Posts Tagged ‘elections’

Democrats. Bah.

May 31, 2008

The Democratic Party will be deciding today what to do about those pesky scoffrules in Michigan and Florida and their alleged delegates. They seem to be expending on awful lot of effort on figuring out details that just don’t matter—we all know Obama’s going to win, and the only real question is how quietly will Hillary go, and when. I suppose the theater is all about determining the exact level of respect Hillary and her legions of rabid supporters are entitled to. Sort of like mob boss negotiations in a more boring version of The Sopranos.

Oh, and the Democrats are also trying to un-piss-off the people of Michigan and Florida. To the people of Michigan and Florida I have two things to say: “Blame your idiot legislatures,” and “Oh, come on, your votes don’t count anyway.”

Should the Democratic Party’s motto be “It Seemed Like A Good Idea At The Time”? Regretting old decisions seems to be the party’s normal practice now. Besides the ill-considered proscription of large ornery states, we also have the decision to allocate delegates proportionally rather than winner-take-all, and of course the superdelegates.

And while I’m ranting about wasting time and energy, how about money? Wouldn’t the hundreds of millions spent so far, and yet to be spent, in this election have been better spent feeding the hungry? Sheltering the homeless? Aiding Chinese earthquake victims? Heck, buying every American a nice cup of coffee? If only Obama could use his superhuman fundraising powers for good…


Fun with voting

February 20, 2008

Speaking of the stupid ways we run our elections, I just saw this review of Gaming the Vote, about the stupid ways we run our elections.  I’ll try to read the actual book sometime soonish.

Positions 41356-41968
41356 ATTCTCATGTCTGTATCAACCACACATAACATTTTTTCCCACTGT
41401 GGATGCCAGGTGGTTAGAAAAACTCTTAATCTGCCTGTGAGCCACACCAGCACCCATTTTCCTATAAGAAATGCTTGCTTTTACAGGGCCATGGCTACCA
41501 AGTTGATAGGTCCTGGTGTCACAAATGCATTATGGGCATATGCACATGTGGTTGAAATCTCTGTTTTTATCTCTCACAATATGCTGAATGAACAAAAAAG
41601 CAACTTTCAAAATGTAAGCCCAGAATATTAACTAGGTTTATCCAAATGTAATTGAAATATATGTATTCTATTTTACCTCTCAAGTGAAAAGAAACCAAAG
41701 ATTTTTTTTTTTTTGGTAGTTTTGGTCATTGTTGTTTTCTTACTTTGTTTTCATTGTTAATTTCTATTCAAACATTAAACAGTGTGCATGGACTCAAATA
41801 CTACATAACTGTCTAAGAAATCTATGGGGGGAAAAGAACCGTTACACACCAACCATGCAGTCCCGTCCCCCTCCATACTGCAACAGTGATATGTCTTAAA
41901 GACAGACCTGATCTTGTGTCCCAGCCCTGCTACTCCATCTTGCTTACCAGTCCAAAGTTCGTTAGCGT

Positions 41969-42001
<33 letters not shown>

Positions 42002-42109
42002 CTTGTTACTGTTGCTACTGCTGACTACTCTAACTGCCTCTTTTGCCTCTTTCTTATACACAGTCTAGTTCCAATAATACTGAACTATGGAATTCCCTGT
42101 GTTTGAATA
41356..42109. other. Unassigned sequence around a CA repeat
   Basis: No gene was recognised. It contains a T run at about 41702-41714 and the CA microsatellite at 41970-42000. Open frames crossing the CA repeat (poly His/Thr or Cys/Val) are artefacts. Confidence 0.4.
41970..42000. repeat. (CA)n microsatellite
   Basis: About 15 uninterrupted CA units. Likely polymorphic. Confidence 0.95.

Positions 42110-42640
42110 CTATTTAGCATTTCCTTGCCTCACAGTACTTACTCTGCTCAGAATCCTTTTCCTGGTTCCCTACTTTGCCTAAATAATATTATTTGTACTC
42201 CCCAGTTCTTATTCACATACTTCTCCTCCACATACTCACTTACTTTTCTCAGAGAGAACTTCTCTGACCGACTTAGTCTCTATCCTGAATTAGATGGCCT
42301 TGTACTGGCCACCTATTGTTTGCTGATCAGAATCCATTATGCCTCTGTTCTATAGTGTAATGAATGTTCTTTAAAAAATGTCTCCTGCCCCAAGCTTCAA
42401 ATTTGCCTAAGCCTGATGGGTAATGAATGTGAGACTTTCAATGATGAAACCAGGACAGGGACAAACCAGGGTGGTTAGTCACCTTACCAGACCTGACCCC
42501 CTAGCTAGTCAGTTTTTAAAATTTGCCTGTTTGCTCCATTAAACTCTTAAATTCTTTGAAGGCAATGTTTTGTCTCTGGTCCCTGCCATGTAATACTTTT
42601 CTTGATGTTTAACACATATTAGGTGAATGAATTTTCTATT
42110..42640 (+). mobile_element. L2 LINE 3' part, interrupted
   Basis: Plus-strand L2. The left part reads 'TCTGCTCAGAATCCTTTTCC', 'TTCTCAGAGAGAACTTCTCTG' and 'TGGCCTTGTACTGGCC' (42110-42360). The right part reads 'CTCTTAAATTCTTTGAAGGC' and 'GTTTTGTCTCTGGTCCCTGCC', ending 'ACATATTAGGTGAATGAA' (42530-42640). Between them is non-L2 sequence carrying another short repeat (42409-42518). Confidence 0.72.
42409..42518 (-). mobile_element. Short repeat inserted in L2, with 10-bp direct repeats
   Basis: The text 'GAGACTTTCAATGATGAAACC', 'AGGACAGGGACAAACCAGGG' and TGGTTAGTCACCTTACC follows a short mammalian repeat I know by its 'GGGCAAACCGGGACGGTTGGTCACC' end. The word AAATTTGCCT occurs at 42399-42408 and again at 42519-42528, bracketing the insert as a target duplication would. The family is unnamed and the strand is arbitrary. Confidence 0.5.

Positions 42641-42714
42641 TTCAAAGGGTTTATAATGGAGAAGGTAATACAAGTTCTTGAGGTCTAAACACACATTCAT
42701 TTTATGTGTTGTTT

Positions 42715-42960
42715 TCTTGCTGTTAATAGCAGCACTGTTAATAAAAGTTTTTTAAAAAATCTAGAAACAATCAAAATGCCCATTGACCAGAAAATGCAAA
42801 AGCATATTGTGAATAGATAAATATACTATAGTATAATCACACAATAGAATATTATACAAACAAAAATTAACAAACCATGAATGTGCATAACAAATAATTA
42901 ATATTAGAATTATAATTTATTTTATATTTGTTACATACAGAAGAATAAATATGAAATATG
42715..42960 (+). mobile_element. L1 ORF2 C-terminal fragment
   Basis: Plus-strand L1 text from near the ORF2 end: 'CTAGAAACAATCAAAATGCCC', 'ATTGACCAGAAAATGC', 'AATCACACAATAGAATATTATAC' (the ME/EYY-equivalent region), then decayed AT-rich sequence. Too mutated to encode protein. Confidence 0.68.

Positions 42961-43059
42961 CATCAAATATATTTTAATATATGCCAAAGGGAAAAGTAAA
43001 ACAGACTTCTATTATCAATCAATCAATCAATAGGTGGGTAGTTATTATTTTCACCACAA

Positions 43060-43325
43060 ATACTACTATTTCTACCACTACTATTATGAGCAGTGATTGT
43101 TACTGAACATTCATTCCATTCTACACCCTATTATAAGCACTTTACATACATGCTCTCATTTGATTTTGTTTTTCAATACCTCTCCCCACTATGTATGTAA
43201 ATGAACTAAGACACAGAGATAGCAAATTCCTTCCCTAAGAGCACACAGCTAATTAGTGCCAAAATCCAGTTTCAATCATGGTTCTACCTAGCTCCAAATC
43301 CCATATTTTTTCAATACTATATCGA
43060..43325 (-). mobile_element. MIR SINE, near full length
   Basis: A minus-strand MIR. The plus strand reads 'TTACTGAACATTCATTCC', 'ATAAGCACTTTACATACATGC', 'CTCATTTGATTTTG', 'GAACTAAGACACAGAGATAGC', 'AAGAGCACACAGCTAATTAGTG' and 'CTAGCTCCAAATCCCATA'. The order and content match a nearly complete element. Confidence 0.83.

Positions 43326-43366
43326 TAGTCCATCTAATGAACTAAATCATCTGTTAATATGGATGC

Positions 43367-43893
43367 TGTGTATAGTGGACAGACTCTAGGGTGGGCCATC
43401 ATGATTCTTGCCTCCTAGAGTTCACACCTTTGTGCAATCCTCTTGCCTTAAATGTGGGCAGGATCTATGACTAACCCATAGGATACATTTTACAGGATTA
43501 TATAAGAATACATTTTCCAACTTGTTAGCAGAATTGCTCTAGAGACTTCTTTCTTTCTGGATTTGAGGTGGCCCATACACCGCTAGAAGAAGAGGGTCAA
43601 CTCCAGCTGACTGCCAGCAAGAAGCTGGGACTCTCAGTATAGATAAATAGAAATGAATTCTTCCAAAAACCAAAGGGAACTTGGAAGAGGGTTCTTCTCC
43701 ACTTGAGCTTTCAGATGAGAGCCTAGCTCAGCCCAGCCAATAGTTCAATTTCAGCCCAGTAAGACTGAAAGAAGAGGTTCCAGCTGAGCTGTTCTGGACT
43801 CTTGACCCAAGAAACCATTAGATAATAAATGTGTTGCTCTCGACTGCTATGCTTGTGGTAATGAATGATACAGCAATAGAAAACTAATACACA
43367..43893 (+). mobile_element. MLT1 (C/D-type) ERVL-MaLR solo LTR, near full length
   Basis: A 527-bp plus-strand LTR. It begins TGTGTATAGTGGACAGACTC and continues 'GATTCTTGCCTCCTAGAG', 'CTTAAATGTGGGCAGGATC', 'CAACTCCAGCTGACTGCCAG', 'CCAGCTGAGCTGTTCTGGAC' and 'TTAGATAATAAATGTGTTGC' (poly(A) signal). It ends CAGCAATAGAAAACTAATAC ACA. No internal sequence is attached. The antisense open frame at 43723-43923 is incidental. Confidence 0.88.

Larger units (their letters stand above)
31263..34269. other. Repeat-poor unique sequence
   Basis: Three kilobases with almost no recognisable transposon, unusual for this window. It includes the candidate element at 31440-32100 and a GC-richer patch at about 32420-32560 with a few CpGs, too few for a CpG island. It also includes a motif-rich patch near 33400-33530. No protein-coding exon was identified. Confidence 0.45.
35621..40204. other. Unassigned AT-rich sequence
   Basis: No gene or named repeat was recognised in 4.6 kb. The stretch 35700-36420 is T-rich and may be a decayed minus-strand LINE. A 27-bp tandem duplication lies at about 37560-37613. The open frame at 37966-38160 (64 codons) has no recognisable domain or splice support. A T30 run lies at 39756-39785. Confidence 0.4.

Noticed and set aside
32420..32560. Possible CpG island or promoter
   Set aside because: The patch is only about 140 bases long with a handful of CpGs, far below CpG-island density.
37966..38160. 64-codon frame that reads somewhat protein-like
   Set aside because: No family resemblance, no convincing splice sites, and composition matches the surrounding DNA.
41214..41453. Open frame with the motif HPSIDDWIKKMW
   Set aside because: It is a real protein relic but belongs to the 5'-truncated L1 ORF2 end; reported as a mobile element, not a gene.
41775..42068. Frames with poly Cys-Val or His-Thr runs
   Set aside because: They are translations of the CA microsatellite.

I do like the idea of Range Voting–I certainly don’t think it could be any worse than what we have now.  As far as I know it avoids most of the pathologies of our current plurality system (even with a pure popular vote, not worrying about the monkeywrenches due to the electoral college and whatnot), and the results are simple to understand and “obviously fair,” unlike, say, Condorcet voting and Borda count (which have problems of their own).

I think I like Approval Voting–a special case of Range Voting–even more.  I would expect it to produce generally similar results to Approval Voting when there are lots of voters (although says not); and it’s much simpler.  Arrow’s Theorem doesn’t apply to either, as they are not based on pure preference orders.


February 20, 2008

Having heard this on the radio the other day, I now think that the superdelegate system, and the alleged conundrum the poor things may face, is even sillier than I had thought.

First off, the Obaminators’ argument that the superdelegates should vote The Will of the People is obviously boneheaded (setting aside the obvious fact that the Obama camp would immediately say otherwise if he weren’t ahead in inferiordelegates).  If they were supposed to be rubber stamps, there would really be no point in having them at all; and indeed they were originally created to provide “leadership” in close cases.  Given the “leadership” the Democrats in Congress have shown the last few years, it’s hardly surprising that they’re desperately trying not to show any now.  (I find myself reminded of the GE Followship Award from 30 Rock.)
And beyond that, if the tallies are close enough that the superdelegates can matter, then really there’s no Will of the People to follow–the difference in the two would be within the margin of error of our ridiculous primary/caucus system, in comparison with which the Electoral College looks positively sane.  The superdelegates were a stupid solution to a stupid problem, and it shouldn’t be a surprise that they seem a bit problematic now.  Remember that the only time they’ve mattered before, the result was Walter Mondale.